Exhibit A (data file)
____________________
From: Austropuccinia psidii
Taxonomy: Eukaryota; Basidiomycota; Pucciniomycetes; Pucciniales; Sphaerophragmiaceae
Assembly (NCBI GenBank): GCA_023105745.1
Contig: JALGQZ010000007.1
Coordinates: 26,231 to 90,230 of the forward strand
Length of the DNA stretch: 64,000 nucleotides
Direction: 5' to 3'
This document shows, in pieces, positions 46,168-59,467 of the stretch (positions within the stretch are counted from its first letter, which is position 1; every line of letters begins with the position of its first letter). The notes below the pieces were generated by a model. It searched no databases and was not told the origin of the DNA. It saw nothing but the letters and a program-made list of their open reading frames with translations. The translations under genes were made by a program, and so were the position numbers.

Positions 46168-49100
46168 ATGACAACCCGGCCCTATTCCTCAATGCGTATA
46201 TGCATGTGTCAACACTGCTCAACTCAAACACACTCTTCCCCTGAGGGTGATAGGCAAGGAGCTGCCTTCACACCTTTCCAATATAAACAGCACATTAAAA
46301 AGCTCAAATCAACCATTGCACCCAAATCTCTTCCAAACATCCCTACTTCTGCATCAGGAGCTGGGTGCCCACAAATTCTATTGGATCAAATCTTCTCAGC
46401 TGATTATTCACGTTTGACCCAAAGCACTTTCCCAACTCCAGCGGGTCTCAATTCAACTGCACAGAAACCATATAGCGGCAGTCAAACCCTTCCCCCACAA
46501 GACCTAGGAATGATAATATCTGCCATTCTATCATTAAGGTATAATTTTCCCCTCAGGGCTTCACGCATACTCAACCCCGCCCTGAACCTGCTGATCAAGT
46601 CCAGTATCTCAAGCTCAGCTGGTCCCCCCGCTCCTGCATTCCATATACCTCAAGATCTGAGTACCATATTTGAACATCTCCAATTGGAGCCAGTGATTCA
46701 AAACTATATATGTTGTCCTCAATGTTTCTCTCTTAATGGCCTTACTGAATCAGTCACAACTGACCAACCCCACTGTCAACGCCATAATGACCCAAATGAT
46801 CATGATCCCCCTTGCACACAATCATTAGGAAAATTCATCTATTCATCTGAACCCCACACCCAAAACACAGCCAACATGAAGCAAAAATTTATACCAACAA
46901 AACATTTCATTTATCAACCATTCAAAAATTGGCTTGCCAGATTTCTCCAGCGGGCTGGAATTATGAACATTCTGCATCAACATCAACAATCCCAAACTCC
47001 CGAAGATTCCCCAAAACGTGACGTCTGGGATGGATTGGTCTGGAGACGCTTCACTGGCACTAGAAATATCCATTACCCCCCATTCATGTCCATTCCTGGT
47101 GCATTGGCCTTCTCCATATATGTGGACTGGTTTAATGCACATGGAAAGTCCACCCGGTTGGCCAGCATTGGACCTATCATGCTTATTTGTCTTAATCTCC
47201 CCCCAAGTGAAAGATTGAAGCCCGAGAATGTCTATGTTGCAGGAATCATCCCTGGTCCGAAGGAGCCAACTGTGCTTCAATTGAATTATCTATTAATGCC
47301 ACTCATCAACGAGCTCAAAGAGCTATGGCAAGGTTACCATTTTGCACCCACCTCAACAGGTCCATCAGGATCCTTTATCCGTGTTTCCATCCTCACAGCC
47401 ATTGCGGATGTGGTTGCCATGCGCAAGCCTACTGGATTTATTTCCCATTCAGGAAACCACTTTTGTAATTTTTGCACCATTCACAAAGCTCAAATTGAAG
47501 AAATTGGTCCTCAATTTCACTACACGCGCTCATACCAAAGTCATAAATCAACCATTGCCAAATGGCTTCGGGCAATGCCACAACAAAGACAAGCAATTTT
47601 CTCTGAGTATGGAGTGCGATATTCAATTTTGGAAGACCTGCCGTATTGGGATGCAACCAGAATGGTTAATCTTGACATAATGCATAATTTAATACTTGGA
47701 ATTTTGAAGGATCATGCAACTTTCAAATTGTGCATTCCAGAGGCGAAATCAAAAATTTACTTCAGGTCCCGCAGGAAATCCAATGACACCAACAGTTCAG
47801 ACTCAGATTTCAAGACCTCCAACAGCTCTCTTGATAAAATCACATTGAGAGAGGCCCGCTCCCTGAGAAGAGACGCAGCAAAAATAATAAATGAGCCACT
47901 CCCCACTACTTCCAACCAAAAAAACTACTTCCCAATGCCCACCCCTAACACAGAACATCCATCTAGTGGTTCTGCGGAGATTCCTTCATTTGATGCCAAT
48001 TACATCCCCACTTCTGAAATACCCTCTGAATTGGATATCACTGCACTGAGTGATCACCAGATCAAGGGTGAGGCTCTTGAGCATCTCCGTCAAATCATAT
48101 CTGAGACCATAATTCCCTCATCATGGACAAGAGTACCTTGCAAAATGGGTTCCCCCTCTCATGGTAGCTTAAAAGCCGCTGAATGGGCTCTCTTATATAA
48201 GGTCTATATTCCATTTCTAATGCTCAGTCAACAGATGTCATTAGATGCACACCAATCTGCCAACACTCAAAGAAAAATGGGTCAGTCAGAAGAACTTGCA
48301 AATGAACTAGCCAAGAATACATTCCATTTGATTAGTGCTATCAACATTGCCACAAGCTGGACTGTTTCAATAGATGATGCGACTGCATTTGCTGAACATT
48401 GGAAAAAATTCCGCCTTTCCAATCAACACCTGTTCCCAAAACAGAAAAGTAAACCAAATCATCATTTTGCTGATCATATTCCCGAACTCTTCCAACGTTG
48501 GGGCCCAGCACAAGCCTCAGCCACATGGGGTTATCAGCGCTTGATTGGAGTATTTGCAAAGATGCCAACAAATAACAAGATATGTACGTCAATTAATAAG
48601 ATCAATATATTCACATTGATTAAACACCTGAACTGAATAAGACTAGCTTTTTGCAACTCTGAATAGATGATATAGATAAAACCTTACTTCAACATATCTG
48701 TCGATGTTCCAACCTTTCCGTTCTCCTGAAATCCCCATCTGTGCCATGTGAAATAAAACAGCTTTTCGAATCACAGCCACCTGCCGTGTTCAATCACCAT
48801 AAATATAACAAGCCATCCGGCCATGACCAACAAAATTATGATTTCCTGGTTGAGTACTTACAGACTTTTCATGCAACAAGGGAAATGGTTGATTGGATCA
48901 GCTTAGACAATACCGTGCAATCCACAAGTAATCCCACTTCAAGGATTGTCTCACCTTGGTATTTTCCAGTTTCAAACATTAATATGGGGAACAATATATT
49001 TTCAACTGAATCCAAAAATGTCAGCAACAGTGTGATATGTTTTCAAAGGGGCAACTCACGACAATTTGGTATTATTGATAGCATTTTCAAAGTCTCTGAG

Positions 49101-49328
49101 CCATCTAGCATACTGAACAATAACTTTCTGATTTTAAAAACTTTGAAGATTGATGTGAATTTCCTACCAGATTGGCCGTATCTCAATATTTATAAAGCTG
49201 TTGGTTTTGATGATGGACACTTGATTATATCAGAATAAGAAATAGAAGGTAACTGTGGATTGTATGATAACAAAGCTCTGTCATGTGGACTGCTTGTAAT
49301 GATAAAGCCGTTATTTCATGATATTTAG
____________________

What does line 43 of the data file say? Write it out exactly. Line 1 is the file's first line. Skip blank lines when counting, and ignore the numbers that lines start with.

49301 GATAAAGCCGTTATTTCATGATATTTAG